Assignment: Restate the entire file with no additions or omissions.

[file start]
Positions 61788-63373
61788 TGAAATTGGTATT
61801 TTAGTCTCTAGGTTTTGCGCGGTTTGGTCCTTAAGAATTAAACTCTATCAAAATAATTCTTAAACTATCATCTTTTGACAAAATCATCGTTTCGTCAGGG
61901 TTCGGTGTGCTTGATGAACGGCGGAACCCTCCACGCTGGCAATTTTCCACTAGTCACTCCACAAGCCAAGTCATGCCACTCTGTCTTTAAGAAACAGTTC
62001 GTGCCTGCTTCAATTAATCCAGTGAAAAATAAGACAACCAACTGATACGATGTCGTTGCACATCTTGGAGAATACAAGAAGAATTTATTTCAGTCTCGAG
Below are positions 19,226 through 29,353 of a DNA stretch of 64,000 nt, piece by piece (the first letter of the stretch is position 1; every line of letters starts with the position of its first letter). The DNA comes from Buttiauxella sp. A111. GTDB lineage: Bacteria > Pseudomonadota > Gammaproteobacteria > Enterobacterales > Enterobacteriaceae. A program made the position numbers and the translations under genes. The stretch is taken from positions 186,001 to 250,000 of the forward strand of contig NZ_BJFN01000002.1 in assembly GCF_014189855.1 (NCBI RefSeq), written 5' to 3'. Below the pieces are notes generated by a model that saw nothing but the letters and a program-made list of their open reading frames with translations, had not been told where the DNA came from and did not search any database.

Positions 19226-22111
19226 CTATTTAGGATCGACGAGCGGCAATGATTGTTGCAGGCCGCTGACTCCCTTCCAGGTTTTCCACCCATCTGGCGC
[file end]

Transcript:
Positions 61788-63373
61788 TGAAATTGGTATT
61801 TTAGTCTCTAGGTTTTGCGCGGTTTGGTCCTTAAGAATTAAACTCTATCAAAATAATTCTTAAACTATCATCTTTTGACAAAATCATCGTTTCGTCAGGG
61901 TTCGGTGTGCTTGATGAACGGCGGAACCCTCCACGCTGGCAATTTTCCACTAGTCACTCCACAAGCCAAGTCATGCCACTCTGTCTTTAAGAAACAGTTC
62001 GTGCCTGCTTCAATTAATCCAGTGAAAAATAAGACAACCAACTGATACGATGTCGTTGCACATCTTGGAGAATACAAGAAGAATTTATTTCAGTCTCGAG
Below are positions 19,226 through 29,353 of a DNA stretch of 64,000 nt, piece by piece (the first letter of the stretch is position 1; every line of letters starts with the position of its first letter). The DNA comes from Buttiauxella sp. A111. GTDB lineage: Bacteria > Pseudomonadota > Gammaproteobacteria > Enterobacterales > Enterobacteriaceae. A program made the position numbers and the translations under genes. The stretch is taken from positions 186,001 to 250,000 of the forward strand of contig NZ_BJFN01000002.1 in assembly GCF_014189855.1 (NCBI RefSeq), written 5' to 3'. Below the pieces are notes generated by a model that saw nothing but the letters and a program-made list of their open reading frames with translations, had not been told where the DNA came from and did not search any database.

Positions 19226-22111
19226 CTATTTAGGATCGACGAGCGGCAATGATTGTTGCAGGCCGCTGACTCCCTTCCAGGTTTTCCACCCATCTGGCGC